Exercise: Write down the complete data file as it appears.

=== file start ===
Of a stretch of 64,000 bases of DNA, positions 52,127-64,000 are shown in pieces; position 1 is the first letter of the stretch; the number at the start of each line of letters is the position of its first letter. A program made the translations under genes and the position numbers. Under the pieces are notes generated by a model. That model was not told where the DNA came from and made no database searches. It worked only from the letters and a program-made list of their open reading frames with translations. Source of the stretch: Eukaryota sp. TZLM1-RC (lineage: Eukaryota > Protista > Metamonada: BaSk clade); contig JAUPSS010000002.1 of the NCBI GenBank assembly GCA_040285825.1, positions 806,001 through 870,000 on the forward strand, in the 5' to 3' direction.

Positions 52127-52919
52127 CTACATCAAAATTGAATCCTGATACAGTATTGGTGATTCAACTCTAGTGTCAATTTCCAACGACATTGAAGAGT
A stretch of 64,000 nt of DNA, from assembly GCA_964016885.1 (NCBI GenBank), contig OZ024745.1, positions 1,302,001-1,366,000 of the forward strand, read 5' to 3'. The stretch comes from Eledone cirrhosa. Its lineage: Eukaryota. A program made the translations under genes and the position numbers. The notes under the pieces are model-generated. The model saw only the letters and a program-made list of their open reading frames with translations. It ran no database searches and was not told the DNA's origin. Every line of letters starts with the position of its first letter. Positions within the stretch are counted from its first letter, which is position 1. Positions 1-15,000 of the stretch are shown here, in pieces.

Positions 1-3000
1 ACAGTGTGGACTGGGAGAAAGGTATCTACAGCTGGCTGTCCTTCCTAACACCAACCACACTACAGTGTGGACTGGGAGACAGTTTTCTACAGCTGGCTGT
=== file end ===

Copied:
Of a stretch of 64,000 bases of DNA, positions 52,127-64,000 are shown in pieces; position 1 is the first letter of the stretch; the number at the start of each line of letters is the position of its first letter. A program made the translations under genes and the position numbers. Under the pieces are notes generated by a model. That model was not told where the DNA came from and made no database searches. It worked only from the letters and a program-made list of their open reading frames with translations. Source of the stretch: Eukaryota sp. TZLM1-RC (lineage: Eukaryota > Protista > Metamonada: BaSk clade); contig JAUPSS010000002.1 of the NCBI GenBank assembly GCA_040285825.1, positions 806,001 through 870,000 on the forward strand, in the 5' to 3' direction.

Positions 52127-52919
52127 CTACATCAAAATTGAATCCTGATACAGTATTGGTGATTCAACTCTAGTGTCAATTTCCAACGACATTGAAGAGT
A stretch of 64,000 nt of DNA, from assembly GCA_964016885.1 (NCBI GenBank), contig OZ024745.1, positions 1,302,001-1,366,000 of the forward strand, read 5' to 3'. The stretch comes from Eledone cirrhosa. Its lineage: Eukaryota. A program made the translations under genes and the position numbers. The notes under the pieces are model-generated. The model saw only the letters and a program-made list of their open reading frames with translations. It ran no database searches and was not told the DNA's origin. Every line of letters starts with the position of its first letter. Positions within the stretch are counted from its first letter, which is position 1. Positions 1-15,000 of the stretch are shown here, in pieces.

Positions 1-3000
1 ACAGTGTGGACTGGGAGAAAGGTATCTACAGCTGGCTGTCCTTCCTAACACCAACCACACTACAGTGTGGACTGGGAGACAGTTTTCTACAGCTGGCTGT